One of the strengths of the foundation world is its ability to be flexible; to have the ability to take an objective look at its funding capabilities and make a change even when it may not be an easy decision.
The Career Awards at the Biomedical Sciences (CABS) was the Burroughs Wellcome Fund's signature program since BWF became an independent and private foundation in 1994. Until 2006, 241 awards were given to young scientists at the postdoctoral level who were poised to go on to promising academic careers as independent researchers. BWF invested more than $100 million into the award program.
The program was so successful that it caught the attention of Nobel laureate Thomas Cech, who, in a report to the NIH by the National Academies, urged the federal government to model an award mechanism based on CABS. In January 2006, the NIH announced its Pathway to Independence awards (K99/R00), of which they would offer 175-200 a year, roughly five times the amount BWF would be able to make.
BWF prides itself on supporting underfunded areas of science. The shouldering of the career development awards by the government meant that this area had significant support. Despite its tradition of success, it was time to make a shift.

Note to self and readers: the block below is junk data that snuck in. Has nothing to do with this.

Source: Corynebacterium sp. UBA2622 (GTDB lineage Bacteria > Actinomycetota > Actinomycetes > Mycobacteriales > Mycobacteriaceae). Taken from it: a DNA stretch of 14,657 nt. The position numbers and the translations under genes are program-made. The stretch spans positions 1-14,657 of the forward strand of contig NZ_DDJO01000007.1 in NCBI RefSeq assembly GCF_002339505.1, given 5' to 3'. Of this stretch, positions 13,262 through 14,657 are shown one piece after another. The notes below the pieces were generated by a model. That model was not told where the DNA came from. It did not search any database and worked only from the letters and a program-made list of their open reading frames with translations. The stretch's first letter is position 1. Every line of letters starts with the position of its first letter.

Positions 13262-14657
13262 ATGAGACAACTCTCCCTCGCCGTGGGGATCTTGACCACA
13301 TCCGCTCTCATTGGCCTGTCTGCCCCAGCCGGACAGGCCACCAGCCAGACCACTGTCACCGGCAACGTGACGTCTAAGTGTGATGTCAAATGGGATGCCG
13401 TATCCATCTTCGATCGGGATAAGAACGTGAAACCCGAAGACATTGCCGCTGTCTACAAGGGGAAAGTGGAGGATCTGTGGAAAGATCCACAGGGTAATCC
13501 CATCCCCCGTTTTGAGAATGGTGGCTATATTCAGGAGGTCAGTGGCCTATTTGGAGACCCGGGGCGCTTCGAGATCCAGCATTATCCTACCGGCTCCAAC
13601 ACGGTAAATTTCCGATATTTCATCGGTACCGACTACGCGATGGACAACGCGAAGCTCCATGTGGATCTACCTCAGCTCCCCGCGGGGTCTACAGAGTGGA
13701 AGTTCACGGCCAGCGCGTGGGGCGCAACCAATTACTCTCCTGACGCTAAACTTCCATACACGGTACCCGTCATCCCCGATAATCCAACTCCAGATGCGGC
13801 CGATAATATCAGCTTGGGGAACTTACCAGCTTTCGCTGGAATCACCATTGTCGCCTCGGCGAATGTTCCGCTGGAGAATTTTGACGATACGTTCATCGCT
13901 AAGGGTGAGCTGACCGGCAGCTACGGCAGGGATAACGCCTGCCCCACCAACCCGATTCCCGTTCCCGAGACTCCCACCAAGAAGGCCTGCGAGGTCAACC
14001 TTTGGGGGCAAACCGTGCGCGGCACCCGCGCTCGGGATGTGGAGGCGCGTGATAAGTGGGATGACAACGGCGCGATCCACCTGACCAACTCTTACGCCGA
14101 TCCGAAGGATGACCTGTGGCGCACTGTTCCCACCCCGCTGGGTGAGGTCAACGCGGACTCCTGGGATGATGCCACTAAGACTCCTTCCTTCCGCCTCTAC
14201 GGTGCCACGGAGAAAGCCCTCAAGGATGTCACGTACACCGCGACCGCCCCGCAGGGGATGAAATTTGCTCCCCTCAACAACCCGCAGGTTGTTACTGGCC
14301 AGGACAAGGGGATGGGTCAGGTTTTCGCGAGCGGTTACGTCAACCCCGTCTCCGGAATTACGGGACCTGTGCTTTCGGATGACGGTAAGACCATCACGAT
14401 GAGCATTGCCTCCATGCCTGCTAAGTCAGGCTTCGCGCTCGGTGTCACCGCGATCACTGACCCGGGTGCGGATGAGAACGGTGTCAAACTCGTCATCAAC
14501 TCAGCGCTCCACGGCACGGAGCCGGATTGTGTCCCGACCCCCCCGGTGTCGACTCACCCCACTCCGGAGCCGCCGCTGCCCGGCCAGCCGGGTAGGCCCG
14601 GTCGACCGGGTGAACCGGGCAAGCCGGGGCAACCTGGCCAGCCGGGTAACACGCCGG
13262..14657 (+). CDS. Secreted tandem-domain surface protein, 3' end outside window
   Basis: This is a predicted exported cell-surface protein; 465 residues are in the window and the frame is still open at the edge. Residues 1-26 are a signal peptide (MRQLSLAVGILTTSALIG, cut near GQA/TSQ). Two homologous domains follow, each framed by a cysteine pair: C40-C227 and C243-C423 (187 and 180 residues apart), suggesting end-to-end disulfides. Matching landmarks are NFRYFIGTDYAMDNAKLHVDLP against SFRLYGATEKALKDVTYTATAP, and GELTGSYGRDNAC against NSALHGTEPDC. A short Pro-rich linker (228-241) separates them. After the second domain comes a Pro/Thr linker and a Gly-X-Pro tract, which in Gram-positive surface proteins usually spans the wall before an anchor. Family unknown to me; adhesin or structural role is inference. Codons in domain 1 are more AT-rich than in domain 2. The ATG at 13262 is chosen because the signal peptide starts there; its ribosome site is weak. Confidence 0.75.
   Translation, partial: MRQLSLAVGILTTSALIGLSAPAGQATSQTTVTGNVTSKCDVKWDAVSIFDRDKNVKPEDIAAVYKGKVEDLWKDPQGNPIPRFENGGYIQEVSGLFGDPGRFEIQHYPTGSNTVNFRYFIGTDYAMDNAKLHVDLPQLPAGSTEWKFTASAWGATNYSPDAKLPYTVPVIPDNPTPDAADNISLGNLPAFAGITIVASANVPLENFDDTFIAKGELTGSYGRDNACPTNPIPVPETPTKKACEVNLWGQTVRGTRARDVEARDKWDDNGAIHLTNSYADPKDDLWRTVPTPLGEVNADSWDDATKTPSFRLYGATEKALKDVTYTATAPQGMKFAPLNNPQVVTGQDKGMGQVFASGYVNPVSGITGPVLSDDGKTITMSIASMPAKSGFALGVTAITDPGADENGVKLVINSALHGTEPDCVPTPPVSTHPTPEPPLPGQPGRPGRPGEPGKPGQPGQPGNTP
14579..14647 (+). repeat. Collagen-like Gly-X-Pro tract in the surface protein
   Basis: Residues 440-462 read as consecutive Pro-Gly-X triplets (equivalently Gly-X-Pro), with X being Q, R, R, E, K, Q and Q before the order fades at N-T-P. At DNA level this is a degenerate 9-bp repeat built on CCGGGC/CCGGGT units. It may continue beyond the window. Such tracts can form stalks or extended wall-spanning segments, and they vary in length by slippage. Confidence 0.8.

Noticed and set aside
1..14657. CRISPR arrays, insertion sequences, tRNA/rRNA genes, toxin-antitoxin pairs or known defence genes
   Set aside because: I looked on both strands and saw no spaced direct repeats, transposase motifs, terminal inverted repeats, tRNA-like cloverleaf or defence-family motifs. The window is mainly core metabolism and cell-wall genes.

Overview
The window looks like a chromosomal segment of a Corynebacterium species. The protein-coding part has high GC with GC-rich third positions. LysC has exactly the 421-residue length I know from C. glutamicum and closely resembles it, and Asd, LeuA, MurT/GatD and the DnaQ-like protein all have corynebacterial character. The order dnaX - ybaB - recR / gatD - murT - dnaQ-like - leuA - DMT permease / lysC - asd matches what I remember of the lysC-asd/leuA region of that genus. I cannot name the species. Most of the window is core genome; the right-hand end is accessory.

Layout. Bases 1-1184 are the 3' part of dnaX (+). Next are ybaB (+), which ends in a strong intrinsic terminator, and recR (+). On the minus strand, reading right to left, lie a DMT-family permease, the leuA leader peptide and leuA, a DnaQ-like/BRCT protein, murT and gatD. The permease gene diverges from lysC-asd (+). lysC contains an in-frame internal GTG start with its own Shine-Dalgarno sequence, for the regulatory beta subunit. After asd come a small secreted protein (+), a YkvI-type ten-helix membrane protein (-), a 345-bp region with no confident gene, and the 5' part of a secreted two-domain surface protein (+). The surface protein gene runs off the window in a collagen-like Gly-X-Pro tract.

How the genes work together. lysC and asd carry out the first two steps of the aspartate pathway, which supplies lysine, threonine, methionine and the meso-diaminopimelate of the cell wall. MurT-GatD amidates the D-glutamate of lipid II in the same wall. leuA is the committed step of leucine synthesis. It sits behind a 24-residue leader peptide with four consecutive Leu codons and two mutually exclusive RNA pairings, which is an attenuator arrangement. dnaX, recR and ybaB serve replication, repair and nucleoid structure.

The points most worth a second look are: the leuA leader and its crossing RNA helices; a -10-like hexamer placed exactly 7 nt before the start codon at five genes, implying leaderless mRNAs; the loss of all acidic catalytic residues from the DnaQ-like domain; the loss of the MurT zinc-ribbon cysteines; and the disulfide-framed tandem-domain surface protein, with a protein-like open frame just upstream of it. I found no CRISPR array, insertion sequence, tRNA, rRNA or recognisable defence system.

In May 2006, the BWF Board of Directors approved an award program designed to increase the number of physician-scientists into the biomedical research enterprise by providing career development funding. The newly minted Career Awards for Medical Scientists was influenced by several studies on physician-scientists, one of which went so far as to call the researchers "endangered species."
"We had an idea that this was certainly an area where there was a need for funding," said BWF President Dr. Queta Bond. "But the quality and quantity of the applications exceeded our expectations."